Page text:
How do you know when gingerbread cookies are done?

When the edges become firm. The center will still be a bit soft. The longer you bake them, the harder they will become. When you want to make gingerbread houses, baking your gingerbread a bit too long is great for making it stiff (and good building material). For eating cookies, be sure to bake them just until the edges are dry or you will have over-baked and dry cookies.

Are gingerbread cookies the same as molasses cookies?

While they’re similar, gingerbread and molasses cookies aren’t exactly the same. Molasses cookies are normally chewy, and gingerbread usually snaps if you break it. We have a great no-molasses ginger cookie recipe, by the way. You simply must try it!

Why do you use vinegar in gingerbread cookies?

The acid from the vinegar helps keeps the gingerbread cookies tender without tasting nasty.

easy gingerbread cookie recipe

Rarely do we frost or ice our gingerbread cookies. For one, they get eaten so quickly that I don’t have a chance. For two, my family really doesn’t seem to need the additional sugar to enjoy their charm. And, why fight that? This recipe is simple, it tastes great, and why mess with that?

However, there is one icing that we do love. It’s eggnog icing. So if you make these cookies, be sure to give it a try. To make beautifully decorated cookies I suggest using Royal Icing for that perfect professional look.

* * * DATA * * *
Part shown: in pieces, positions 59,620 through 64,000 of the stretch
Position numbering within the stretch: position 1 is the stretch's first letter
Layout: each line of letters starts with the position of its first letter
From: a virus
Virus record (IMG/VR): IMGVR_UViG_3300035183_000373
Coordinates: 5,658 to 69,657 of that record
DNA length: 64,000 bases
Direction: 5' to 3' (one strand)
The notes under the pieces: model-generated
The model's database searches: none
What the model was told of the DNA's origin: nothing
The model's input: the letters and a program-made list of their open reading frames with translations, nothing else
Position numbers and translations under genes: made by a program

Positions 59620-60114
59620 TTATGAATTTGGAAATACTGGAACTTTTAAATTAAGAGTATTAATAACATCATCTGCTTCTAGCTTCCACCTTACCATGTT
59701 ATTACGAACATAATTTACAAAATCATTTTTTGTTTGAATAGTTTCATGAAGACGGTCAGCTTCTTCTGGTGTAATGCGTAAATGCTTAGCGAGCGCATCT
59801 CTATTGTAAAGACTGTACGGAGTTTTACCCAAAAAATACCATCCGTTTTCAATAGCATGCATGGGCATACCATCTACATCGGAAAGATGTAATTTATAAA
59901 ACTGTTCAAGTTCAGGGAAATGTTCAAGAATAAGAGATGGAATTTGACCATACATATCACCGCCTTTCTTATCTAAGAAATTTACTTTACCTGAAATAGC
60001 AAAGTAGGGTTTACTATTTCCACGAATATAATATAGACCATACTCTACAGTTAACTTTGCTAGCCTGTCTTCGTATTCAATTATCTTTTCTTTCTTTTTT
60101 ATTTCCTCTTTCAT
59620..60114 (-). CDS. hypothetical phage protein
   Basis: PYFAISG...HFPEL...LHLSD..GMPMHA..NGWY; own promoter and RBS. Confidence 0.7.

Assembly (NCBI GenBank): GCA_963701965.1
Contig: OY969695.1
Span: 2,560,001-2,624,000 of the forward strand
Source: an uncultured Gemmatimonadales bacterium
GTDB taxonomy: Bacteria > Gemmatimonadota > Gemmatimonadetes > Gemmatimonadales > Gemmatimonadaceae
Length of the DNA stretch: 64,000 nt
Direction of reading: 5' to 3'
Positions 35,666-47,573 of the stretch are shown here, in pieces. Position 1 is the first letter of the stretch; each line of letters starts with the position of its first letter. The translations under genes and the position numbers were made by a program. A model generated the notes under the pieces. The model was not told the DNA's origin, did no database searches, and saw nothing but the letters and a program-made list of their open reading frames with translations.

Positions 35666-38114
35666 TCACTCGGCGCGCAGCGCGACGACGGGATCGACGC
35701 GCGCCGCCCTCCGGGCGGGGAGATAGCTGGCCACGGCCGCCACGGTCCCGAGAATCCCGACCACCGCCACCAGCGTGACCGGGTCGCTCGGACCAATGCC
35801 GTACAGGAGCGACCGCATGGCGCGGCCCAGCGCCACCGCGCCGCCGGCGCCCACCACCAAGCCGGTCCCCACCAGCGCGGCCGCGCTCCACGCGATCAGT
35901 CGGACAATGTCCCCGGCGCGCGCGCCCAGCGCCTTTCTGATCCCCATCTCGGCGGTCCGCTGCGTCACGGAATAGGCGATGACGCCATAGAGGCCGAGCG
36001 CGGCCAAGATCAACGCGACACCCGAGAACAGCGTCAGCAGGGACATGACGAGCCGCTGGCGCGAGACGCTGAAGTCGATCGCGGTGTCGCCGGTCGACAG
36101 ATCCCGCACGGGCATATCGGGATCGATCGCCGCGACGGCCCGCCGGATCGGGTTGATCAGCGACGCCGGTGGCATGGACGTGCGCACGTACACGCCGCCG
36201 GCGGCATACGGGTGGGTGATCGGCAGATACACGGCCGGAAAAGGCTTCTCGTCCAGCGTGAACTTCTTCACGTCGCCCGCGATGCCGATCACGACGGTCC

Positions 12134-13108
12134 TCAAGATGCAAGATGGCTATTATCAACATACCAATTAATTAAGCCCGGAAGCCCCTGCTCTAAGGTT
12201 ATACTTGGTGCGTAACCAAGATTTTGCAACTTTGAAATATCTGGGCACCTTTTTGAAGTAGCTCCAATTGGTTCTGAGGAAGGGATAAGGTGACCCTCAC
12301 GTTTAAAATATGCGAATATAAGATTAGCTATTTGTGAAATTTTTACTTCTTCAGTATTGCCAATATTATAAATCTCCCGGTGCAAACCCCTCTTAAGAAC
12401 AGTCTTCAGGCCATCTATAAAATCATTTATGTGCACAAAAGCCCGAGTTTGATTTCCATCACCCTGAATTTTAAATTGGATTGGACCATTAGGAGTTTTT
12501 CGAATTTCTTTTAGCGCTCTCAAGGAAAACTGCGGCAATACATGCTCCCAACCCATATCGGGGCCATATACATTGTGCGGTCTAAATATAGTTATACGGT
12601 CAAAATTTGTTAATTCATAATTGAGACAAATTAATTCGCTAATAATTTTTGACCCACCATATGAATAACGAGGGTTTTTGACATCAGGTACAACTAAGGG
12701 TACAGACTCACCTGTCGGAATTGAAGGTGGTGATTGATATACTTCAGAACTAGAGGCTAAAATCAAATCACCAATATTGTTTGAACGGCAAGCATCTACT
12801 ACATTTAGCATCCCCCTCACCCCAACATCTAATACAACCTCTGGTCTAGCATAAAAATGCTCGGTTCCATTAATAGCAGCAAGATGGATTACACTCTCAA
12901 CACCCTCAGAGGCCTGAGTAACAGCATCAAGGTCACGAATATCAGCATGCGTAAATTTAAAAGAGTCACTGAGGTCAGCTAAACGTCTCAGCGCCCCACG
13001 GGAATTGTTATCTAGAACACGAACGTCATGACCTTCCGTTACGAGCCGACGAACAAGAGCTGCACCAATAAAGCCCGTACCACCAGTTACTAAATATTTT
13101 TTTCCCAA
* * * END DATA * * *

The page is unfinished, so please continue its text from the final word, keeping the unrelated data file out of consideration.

How to Make Egg Nog Icing:

  • 2 oz soft cream cheese
  • 1/4 cup soft butter
  • 3 tablespoons eggnog
  • 1 cup powdered sugar
  • pinch of cinnamon


  • Beat the cream cheese and butter together.
  • Add in the eggnog and cinnamon.
  • Beat in the powdered sugar.

Best Gingerbread Cookies

| 24 cookies
Prep Time | 10 minutes
Cook Time | 15 minutes
Total Time | 25 minutes
Print Recipe Pin Recipe
Easy gingerbread cookie recipes full of flavor and the perfect snap. Easy to make and great for decorating!


  • 1/2 cup shortening
  • 1/2 cup sugar
  • 1 teaspoon baking powder
  • 1 teaspoon ground ginger
  • 1/2 teaspoon baking soda
  • 1 teaspoon ground cinnamon
  • 3/4 teaspoon ground cloves
  • 1/2 cup molasses use dark for stronger flavor, light for a lighter flavor
  • 1 egg
  • 1 tablespoon white vinegar
  • 2 1/2 cups flour or until it’s good to roll out
Check out our Kitchen Reference Guide for help with unfamiliar terms.


  • Beat shortening on medium speed for about 45 seconds, until light and fluffy.
  • Add sugar, baking powder, baking soda, and spices. Beat until combined.
  • Add molasses, egg, & vinegar. Beat until combined.
  • Add 2 cups of the flour and beat until combined.
  • Beat in the remainder, if you can. Otherwise stir it in.
  • Cover and chill the dough for at least 3 hours (you can leave it overnight, too!)
  • —-For basic cookies roll the dough into 2 inch balls and place on greased cookie sheet. Press down gently (use the bottom of a cup covered in sugar, for a bonus!)
  • —-For cut-outs roll the dough (about 1/2 at a time) on to a lightly floured surface until about 1/8 inch thick. Cut out.
  • Bake cookies at 375 degrees for 5 to 6 minutes or edges are slightly brown. Cool before icing or frosting.
4.67 from 3 votes (3 ratings without comment)

Leave a Comment

Your email address will not be published. Required fields are marked *

Recipe Rating

Scroll to Top

Looking for something more?

If you’re a blogger or business owner in need of marketing support and resources, you’re in the right place!

Learn more about Janel Hutton’s expert marketing guidance, support, and resources at the link below.